At first glance Inside doesn't look all that different from Limbo, the previous release from Danish studio Playdead. Both are side-scrolling platform games with dark, muted color palettes and more than a few creepy moments. But the more you play Inside — which hits the Xbox One later this month — the more the differences make themselves clear. It may have taken more than five years to develop, but Playdead's latest is proving to be worth the wait.
Inside once again puts you in the role of a young, unnamed boy, and from the very outset you're on the run. There are patrolling guards and hounds after you, and it feels like any wrong step can lead to your capture (and death). You don't know why you're running or from whom, and as the game progresses things don't necessarily get any clearer. Your escape eventually leads you to a disturbing building full of strange experiments, and perhaps the most impressive aspect is that the story is told without any words at all, either spoken or written. Without spoiling too much, I'll just say that over the five or so hours Inside lasts, it throws a handful of major twists at you, each of which will completely change the way you see the game. It gets increasingly disturbing the more you play.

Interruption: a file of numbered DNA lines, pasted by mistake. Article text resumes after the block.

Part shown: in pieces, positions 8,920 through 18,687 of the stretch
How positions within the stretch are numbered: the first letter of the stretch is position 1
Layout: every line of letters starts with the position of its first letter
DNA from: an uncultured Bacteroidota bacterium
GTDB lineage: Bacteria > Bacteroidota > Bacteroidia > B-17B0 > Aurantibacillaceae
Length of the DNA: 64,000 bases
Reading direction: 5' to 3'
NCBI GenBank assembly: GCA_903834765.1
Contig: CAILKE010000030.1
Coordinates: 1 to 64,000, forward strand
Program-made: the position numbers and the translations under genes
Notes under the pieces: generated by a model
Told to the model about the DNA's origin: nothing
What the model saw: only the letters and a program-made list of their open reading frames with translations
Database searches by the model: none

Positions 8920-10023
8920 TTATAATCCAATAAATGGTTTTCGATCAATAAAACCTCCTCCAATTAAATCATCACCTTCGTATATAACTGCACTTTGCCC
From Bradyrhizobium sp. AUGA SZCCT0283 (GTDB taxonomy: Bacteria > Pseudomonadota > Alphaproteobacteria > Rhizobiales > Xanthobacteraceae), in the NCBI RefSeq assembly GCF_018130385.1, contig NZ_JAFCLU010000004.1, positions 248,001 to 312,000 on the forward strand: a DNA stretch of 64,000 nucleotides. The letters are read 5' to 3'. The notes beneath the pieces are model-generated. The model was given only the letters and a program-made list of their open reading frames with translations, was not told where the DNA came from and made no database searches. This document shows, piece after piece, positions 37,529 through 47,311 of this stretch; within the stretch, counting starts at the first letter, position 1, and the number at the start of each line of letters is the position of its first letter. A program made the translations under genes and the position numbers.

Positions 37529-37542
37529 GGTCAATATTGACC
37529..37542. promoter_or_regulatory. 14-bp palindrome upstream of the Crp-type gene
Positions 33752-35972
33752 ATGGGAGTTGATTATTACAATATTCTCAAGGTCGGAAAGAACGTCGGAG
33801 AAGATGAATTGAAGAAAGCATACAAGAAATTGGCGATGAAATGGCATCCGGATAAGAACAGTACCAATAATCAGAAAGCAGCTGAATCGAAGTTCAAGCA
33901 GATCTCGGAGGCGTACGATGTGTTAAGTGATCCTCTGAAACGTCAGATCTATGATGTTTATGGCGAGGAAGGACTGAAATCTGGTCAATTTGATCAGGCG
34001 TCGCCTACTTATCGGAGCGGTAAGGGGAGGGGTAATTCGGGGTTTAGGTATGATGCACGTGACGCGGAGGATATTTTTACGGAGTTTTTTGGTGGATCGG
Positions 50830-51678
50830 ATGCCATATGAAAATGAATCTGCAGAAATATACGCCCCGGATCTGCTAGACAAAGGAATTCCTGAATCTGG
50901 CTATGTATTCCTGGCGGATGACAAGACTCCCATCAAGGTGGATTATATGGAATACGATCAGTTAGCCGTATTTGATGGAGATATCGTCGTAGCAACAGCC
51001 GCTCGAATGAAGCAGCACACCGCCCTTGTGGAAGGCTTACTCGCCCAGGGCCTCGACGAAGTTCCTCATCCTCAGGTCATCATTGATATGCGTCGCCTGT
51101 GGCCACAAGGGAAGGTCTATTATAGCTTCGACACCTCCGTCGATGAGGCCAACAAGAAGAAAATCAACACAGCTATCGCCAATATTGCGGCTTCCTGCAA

Much of the game comes down to atmosphere. Though it's a side-scrolling game, Inside is actually 3D, and the developers use this to create constantly shifting cinematic camera angles that really make the game feel like more than just your standard platform game. It also has some incredible, at times disturbing animation — there are only so many times I can watch a small boy being drowned or torn apart by dogs. But all of this, along with the somber colors and quiet-but-haunting sound design, creates an unforgettable atmosphere.
The gameplay follows a similar route as the narrative, constantly surprising you with new ideas. It looks and controls like a fairly standard platform game, but it also introduces completely unique challenges that not only make for really satisfying puzzles, but also ties in really well to the game's themes. Over the course of the game you'll find yourself piloting a submarine, operating all kinds of strange machinery, and tracking the movements of some truly terrifying creatures. It's all very intuitive and immersive, with all of the game's elements working together to create the same mood
Inside will be coming to the Xbox One on June 29th, so stay tuned for our full review — and if you missed out on its predecessor, you can grab Limbo for free right now on Xbox One until June 20th.